Non-evidence-based interventions for learning disabilities can be hard to pick out.
They often appear in the media as undisputed methods for helping overcome dyslexia, dysgraphia, and other LDs. Dyslexic fonts, for example, have been advocated for in the absence of peer-reviewed research. These fonts were created around the idea that weighting or slanting letters differently can make recognizing and differentiating them easier. While the idea seems compatible with our current society’s interest and dependence on technology, these fonts (OpenDyslexia and Dyslexie) have yet to be scientifically proven to better a dyslexic’s reading ability—OpenDyslexia admits that it is not undergirded by science. Dr. Guinevere Eden, Director of the Center for the Study of Learning at Georgetown University, explains further in an online article this issue of non-evidence-based interventions. She, along with many others in the LD field, are hesitant to jump on board with dyslexic fonts until there is scientific evidence supporting it. However, related research (such as studies on letter spacing) have been peer-reviewed and published—though Dr. Eden explains that their findings do not necessarily mean letter features (such as spacing) will become a dyslexia intervention tool.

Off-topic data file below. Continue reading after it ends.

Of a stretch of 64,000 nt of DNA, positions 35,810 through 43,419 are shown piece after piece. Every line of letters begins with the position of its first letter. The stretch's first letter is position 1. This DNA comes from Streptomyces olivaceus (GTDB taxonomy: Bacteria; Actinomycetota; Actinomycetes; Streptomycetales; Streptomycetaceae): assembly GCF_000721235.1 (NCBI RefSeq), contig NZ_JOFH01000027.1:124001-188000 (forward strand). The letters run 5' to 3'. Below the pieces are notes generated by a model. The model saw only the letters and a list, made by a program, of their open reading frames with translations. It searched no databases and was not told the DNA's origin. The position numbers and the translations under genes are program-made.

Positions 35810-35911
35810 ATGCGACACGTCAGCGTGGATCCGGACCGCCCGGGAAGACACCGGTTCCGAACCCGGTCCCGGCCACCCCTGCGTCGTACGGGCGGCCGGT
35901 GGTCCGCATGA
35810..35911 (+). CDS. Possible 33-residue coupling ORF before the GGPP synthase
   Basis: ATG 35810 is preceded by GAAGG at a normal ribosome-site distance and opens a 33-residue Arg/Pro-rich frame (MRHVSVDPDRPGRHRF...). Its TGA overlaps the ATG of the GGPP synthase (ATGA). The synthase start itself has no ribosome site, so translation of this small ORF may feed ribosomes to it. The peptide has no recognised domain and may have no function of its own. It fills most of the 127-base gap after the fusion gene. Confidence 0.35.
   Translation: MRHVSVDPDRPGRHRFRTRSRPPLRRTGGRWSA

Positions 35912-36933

Read Dr. Eden’s piece on dyslexia fonts here at Understood.
For a checklist to help you determine the scientific basis of information see Dr. Pierson’s post on finding reliable intervention.